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TitleAssessment of seismic hazards in British Columbia's north coast region (2013-2018)
DownloadDownloads
AuthorBrillon, C; Cassidy, J F; Nykolaishen, L; Allen, T I; Bednarski, J M; Greene, P; Bobrowsky, P T; Huntley, D H
SourceGeological Survey of Canada, Open File 8461, 2018, 19 pages, https://doi.org/10.4095/313286 (Open Access)
Image
Year2018
PublisherNatural Resources Canada
Documentopen file
Lang.English
Mediaon-line; digital
File formatpdf
ProvinceBritish Columbia
NTS93D; 93E; 93L; 103A; 103B/01; 103B/02; 103B/07; 103B/08; 103B/09; 103B/10; 103B/15; 103B/16; 103G/01; 103G/02; 103G/07; 103G/08; 103G/09; 103G/10; 103G/15; 103G/16; 103H; 103I; 103J/01; 103J/02; 103J/07; 103J/08; 103J/09; 103J/10; 103J/15; 103J/16
AreaKitimat; Douglas Channel
Lat/Long WENS-131.0000 -126.0000 55.0000 52.0000
Subjectsgeophysics; tectonics; surficial geology/geomorphology; engineering geology; marine geology; seismic risk; seismicity; earthquakes; earthquake magnitudes; seismology; seismological network; seismographs; tectonic environments; displacement; geodesy; satellite geodesy; remote sensing; radar methods; crustal studies; crustal movements; crustal structure; strain analysis; modelling; building codes; bedrock geology; structural features; faults; shear zones; landslides; slope failures; geological history; Canadian National Seismograph Network; 2012 MW 7.8 Haida Gwaii earthquake; Kitasoo Hill; Milbanke Sound Cones; Principe-Laredo Fault; Sandspit Fault; Cascadia Subduction Zone; Grenville Channel Shear Zone; Kitkatla Shear Zone; Coast Mountain Shear Zone; Principe-Laredo Shear Zone; seismic hazard assessment; geological hazards; infrastructures; microseismicity; Global Navigation Satellite System (GNSS); seismic microzonation; glaciomarine sediments; ground motion amplification; InSAR; LiDAR; monitoring; tsunami deposits; tsunamis; sackungen
Illustrationslocation maps; geoscientific sketch maps; tables; 3-D images; photographs; satellite images; seismograms; spectra; plots; time series
ProgramAssessing Earthquake Geohazards, Public Safety Geoscience
Released2018 12 11
AbstractBritish Columbia's north coast (BCNC) has been the location of a number of development proposals over the last decade. As such, it has the potential to experience significant industrial, and consequently, economic and population growth. Negative impacts of geohazards, such as earthquakes and slope failures, and their secondary effects such as tsunamis could be detrimental to the region. Due to the historically low frequency of damaging geohazards in the BCNC, until 2013 there had been minimal research to understand them beyond the national-scale level. In 2013, Natural Resources Canada initiated a regional geohazard assessment, including marine and terrestrial-based research activities within BC's North Coast. The terrestrial-based component of the assessment specifically aimed to achieve a more detailed comprehension of active faulting, earthquake recurrence relationships, and strain accumulation patterns in the BCNC, necessary to improve seismic hazard models for use in the National Building Code of Canada. Through a multidisciplinary approach, including the deployment and monitoring of data from 7 new seismographs, it was confirmed that the regional seismicity pattern was, in general, being captured by the exisiting Canadian National Seismograph Network. However, the additional seismographs allowed for microseismicity patterns in the BCNC to be mapped in more detail. Displacements recorded on 8 new GNSS (Global Navigation Satellite System) stations show that the BCNC was, and is still (as of mid-2018) affected by the the 2012 MW 7.8 Haida Gwaii earthquake more than 150 km to the west. Over the course of this project a seismic microzonation study was conducted in the town of Kitimat, the town at the most inland extent of the Douglas Channel. Results of this study show that the geology underlying Kitimat is complex with a number of deep channels filled with soft, glaciomarine sediments, which are prone to amplification of up to approximately four times. Although this project was formally completed in March 2018, seismic, GNSS and InSAR monitoring will continue for a number of years to allow for a more detailed understanding of seismicity and crustal strain in the region. This, in turn, will allow for improved seismic hazard models with applications to building codes, engineering design, and decision-making.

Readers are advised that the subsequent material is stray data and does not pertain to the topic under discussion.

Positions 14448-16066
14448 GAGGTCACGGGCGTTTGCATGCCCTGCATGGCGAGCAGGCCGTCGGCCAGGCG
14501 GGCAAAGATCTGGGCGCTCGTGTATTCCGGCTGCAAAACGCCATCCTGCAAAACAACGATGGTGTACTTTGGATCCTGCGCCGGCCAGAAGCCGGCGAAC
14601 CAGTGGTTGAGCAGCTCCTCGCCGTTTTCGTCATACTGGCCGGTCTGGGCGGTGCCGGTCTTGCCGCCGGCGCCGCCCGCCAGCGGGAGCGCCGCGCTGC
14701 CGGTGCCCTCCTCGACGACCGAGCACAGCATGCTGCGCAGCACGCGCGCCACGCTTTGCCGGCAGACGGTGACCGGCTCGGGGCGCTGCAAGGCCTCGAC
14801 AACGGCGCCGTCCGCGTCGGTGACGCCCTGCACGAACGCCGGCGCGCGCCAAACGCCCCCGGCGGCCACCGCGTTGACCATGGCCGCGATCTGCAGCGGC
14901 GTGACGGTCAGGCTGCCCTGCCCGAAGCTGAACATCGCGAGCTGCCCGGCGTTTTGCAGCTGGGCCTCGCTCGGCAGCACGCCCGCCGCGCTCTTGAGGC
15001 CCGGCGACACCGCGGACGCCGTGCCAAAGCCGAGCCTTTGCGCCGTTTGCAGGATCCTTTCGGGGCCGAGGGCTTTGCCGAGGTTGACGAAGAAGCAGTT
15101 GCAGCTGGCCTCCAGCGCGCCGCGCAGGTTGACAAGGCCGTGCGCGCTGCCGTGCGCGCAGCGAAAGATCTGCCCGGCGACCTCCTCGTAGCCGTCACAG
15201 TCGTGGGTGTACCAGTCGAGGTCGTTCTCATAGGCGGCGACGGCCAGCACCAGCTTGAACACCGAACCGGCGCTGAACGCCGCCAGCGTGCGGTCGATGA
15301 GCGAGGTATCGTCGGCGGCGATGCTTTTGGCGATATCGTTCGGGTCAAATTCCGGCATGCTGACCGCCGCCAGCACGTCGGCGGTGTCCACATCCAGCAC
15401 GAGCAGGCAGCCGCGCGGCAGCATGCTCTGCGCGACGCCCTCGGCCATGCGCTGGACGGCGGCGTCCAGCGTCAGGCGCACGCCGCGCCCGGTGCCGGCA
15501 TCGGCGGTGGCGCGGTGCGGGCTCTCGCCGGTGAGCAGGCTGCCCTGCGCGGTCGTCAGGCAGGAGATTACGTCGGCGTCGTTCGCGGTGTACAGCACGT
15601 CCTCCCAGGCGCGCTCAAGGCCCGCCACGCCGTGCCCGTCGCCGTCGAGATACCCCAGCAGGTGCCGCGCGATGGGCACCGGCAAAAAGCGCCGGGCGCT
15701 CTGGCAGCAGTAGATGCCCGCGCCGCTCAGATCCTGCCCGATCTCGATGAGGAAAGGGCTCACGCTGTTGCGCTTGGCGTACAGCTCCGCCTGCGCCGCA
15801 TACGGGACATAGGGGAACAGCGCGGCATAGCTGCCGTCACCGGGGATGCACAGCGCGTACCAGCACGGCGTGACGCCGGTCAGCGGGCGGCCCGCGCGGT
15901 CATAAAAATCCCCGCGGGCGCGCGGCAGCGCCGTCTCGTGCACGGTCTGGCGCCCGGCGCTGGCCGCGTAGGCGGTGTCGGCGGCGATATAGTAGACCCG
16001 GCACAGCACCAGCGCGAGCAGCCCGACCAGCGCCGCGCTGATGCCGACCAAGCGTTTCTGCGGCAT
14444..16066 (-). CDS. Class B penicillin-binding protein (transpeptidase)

Summary(Plain Language Summary, not published)
In 2013, Natural Resources Canada initiated a regional geohazard assessment, comprised of land-and-marine-based research activities, in British Columbia's north coast. The land-based component of the assessment (discussed in this report) intended to achieve a more detailed understanding of the locations and magnitudes of earthquakes, and the possibility of a significant earthquake happening in the region. Through a multidisciplinary approach it was confirmed that the regional seismic hazard of British Columbia's north coast region is, in general, being adequately represented in Canada's seismic hazard model. Earthquake monitoring instruments installed as part of this project will continue recording for up to ten years, which will provide additional information about the region's seismic hazard. Results from this study will allow for improved regional seismic hazard models with applications to building codes, engineering design, and decision-making.
GEOSCAN ID313286